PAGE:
hroughout the entirety of my life, the view I take in has always seemed slightly off. Even in this photo, the buildings angle in strange ways, the yellow stripe is off-kilter; and yes, it was the wide-angle lens, but it was also the perspective I believed most worth capturing — mostly shadow, a little light — angles. The feeling of emptiness in a city that is far from empty.
When I played guitar during my youth, I could never keep a beat. I still can’t. I never noticed until I was in college when I tried to record a song for the first time and my dear friend, who plays guitar for a living, looked at me like I was crazy. Even now, if you catch me thumping my foot to a song, listen long enough and I’ll fall off.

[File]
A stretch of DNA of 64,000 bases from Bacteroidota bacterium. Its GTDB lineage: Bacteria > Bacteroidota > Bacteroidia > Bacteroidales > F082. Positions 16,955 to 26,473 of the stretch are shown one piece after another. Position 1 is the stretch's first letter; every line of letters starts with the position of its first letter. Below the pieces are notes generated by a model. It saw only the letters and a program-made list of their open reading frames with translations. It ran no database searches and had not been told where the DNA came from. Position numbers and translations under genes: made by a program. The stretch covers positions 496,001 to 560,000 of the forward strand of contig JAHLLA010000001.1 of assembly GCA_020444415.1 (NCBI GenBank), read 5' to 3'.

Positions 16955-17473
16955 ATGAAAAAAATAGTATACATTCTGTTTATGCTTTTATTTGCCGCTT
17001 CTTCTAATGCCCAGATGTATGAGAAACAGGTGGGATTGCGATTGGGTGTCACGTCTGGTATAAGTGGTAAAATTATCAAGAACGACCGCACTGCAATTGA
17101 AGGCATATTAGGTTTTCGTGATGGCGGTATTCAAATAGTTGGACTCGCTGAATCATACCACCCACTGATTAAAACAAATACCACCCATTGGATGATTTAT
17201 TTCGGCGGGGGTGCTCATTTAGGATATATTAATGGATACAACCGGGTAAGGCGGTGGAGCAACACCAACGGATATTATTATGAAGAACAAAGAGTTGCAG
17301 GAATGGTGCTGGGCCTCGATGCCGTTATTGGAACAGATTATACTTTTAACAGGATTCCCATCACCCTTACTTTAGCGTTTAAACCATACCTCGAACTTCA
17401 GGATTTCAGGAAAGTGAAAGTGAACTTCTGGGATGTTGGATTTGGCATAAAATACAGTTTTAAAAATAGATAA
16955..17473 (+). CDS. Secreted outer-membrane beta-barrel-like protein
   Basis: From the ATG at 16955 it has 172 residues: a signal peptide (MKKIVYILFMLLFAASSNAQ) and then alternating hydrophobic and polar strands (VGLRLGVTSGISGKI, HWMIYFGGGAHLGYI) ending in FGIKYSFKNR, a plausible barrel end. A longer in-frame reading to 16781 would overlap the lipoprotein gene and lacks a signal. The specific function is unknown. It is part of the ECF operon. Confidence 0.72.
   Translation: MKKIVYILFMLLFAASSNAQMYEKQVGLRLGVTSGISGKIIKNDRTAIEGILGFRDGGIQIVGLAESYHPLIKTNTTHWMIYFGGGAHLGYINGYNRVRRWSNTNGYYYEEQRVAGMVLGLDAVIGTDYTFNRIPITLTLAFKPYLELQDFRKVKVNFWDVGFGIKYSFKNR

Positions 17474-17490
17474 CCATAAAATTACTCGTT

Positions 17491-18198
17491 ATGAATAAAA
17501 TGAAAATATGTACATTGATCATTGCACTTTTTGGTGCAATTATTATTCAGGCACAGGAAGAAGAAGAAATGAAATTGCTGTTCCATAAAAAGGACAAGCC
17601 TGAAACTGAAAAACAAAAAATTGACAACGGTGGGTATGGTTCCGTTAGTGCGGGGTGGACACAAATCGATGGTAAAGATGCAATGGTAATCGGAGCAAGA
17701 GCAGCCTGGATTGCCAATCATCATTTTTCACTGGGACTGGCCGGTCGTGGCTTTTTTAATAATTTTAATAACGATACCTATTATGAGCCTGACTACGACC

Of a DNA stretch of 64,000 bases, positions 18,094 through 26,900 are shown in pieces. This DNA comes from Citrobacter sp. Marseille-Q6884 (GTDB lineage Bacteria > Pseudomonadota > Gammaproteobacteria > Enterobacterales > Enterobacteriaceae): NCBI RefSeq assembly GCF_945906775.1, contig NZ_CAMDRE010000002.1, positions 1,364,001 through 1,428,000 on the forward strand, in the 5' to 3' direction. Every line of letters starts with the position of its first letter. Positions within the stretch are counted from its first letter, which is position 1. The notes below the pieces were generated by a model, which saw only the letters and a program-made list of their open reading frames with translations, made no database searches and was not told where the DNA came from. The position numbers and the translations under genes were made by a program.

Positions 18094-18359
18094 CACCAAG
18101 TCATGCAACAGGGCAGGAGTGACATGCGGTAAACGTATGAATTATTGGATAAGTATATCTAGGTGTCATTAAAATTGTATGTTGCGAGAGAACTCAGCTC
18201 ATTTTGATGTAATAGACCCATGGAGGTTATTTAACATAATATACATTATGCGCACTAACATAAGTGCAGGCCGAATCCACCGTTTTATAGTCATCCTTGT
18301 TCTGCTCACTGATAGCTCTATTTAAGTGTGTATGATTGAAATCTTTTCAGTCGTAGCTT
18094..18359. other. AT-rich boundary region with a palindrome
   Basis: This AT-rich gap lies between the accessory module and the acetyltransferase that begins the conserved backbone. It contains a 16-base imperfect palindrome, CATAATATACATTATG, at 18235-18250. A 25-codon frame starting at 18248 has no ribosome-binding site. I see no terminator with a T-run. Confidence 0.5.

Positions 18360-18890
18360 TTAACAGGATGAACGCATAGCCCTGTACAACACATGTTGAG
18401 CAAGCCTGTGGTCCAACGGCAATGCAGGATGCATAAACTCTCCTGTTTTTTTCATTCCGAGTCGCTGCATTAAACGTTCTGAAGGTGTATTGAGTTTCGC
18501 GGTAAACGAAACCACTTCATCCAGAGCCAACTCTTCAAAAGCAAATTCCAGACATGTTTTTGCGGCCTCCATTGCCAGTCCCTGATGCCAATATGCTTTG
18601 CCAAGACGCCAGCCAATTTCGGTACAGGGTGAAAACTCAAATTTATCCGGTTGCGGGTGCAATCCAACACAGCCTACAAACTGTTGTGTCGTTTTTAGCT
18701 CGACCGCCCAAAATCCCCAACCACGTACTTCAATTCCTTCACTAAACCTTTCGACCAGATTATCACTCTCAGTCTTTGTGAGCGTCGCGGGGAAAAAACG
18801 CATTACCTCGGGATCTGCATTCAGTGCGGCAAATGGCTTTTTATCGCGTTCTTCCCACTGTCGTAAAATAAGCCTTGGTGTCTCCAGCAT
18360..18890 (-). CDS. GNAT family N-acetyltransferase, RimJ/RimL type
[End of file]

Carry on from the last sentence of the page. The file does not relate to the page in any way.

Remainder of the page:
Thinking back further, growing up in church, when we clapped for Jesus, my clapping would, without fail, fall away from the clapping of others around me.
It’s always been a problem.
Like with anything in my life, I try to ascertain what this small eccentricity means. The short answer is, I don’t know. And this used to bother me. I wanted to strum a guitar right, clap right, find the centered perspective of a photograph.
Then again, maybe it was never supposed to be that way. Not even the Earth rotates around the sun in a perfect circle.